Being Supportive as a Family Member or Friend

Distributed by the GSU Student Counseling Wellness Resource Center
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A family member or other loved one has been through a difficult experience. What can you do to ease the pain? Below are several suggestions for offering support and comfort during a trying time.

  • Listen, listen, listen -- One of the most important needs after a critical incident is to talk about the event. It may be difficult for you to hear about, or you may get tired of hearing the same story, but talking can be a crucial part of your loved one's recovery. Be supportive and sympathetic. Try to avoid overreacting or pushing your loved one to talk. Your loved one needs to tell their story, not to be upset by your reaction. If your loved one tries to shield you from the event by refusing to talk about it, you obviously can't force them to talk. But you can encourage openness and listen to whatever else the person wants to say. Keep in mind that your loved one may not be ready to talk at this point, but let them know that you’re there to support them in any way they might need.


  • Encourage your loved one to maintain their routine -- After a crisis, emotions can run high. It's easy to rush into an impulsive decision, such leaving school, dropping courses, or ending relationships. While it may be difficult for your loved one to face their daily routine or everyday tasks, this may actually be the best way to recover from the crisis. Structure and the company of others can provide predictability, comfort, and security.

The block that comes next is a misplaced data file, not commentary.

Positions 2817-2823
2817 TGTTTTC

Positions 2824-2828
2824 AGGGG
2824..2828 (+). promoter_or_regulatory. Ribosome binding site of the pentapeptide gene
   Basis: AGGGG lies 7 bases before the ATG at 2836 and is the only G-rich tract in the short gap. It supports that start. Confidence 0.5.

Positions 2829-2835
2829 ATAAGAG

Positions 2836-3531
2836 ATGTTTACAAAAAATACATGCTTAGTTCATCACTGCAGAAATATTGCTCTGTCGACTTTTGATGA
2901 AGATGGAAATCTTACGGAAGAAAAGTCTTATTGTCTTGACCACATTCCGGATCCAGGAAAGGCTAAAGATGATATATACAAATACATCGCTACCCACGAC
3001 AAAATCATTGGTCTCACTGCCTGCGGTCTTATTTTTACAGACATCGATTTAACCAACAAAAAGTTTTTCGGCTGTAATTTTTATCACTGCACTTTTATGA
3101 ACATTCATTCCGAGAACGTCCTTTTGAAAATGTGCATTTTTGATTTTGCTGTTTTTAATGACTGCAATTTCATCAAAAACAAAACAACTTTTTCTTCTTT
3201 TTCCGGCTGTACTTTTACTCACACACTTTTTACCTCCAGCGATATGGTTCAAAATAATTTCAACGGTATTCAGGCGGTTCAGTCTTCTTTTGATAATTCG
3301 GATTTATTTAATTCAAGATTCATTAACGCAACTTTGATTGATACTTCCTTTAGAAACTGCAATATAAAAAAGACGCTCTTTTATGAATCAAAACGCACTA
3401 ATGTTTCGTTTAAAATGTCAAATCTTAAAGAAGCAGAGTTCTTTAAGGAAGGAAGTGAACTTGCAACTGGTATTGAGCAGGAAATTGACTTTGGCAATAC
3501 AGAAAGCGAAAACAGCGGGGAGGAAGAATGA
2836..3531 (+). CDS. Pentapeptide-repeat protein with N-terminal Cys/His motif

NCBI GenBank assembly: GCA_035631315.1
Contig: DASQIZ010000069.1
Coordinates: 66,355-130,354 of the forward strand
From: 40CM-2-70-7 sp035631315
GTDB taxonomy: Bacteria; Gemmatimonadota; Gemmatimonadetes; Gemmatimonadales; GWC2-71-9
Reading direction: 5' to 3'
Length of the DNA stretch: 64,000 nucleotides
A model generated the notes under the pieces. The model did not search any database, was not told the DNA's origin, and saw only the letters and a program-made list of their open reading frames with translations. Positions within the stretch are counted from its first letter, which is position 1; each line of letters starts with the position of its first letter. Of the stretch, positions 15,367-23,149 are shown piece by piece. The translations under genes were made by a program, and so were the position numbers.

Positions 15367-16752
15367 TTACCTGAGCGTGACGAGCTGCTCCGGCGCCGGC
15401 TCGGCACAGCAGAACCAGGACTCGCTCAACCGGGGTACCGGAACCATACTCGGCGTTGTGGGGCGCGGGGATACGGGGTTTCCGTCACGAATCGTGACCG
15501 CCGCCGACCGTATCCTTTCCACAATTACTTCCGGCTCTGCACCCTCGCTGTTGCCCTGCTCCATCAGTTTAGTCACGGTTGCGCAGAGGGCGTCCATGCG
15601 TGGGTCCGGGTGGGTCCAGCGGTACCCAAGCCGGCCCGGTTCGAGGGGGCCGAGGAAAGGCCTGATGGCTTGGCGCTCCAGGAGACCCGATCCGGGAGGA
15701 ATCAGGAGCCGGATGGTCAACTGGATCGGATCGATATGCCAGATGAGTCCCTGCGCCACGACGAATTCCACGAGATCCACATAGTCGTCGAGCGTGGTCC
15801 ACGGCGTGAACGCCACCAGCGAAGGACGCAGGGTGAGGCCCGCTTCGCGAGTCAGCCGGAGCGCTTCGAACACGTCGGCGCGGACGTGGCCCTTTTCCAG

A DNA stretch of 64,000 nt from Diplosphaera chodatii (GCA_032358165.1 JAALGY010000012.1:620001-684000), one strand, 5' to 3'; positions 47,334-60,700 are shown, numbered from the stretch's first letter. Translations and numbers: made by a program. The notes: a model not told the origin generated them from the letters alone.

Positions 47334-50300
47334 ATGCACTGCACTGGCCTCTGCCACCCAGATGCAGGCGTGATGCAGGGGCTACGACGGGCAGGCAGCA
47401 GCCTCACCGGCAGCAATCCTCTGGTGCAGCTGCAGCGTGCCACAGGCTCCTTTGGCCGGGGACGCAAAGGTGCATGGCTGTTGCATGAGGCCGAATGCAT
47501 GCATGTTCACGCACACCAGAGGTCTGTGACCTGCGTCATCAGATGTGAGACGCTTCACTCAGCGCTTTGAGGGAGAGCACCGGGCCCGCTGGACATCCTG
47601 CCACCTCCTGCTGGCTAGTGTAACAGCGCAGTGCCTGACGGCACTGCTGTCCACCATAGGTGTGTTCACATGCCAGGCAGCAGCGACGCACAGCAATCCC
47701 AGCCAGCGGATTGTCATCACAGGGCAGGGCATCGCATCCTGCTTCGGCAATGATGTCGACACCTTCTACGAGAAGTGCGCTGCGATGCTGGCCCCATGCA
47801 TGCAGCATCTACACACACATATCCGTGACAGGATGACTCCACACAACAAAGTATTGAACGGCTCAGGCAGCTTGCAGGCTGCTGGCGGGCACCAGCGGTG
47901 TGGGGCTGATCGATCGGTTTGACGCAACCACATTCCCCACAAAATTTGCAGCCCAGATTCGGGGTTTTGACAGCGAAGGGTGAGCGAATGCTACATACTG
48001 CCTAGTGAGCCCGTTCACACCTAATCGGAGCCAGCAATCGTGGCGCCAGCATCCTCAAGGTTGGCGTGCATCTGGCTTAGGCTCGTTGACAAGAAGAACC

• Include your friends, family, and GSU community in the healing process -- Rely on your support system. Remember to utilize various avenues of support. Your loved one may be concerned about burdening others by reaching out, but company might be the exact type of support they need. Help them research the resources available to them at GSU, refer them to resources such as the Student Counseling and Wellness Resource Center, University Health Services, Student Affairs Office, and Student Conduct or Title IX Office


  • Take care of yourself -- You have your own responsibilities, and now you may also feel responsible for keeping your loved one from feeling too much strain. While it's important to be supportive, you also need some support yourself. Ask friends or family members for help, and don't be afraid to seek counseling for yourself. Remember to take care of basics such as eating nutritious meals, sleeping well, and engaging in physical activity.


  • Enjoy the little things -- Take time out for you and your friends to enjoy the little things in life such as a walk out doors, spending time with a pet, or grabbing a bite to eat with a friend. Appreciating the little things won't make the pain go away, but it can help in the healing process. While it may be difficult to enjoy yourself at a time like this, it's important to strengthen your bond with the people you love and who care about you

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